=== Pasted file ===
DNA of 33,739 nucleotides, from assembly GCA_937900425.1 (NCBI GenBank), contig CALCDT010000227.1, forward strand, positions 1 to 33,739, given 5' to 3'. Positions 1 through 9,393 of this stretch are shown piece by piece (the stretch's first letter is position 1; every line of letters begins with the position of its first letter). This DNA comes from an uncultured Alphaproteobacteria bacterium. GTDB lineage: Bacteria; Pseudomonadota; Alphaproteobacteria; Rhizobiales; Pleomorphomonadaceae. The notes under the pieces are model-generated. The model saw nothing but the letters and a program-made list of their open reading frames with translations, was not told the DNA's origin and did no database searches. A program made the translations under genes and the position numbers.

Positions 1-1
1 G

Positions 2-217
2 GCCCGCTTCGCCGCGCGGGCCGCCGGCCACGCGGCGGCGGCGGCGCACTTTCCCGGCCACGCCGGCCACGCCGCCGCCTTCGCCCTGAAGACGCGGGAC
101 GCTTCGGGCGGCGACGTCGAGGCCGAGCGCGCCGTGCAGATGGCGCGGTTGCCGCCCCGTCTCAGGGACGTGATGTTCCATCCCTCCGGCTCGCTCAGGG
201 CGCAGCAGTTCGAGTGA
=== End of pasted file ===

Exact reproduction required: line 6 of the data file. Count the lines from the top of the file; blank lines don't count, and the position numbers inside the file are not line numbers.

101 GCTTCGGGCGGCGACGTCGAGGCCGAGCGCGCCGTGCAGATGGCGCGGTTGCCGCCCCGTCTCAGGGACGTGATGTTCCATCCCTCCGGCTCGCTCAGGG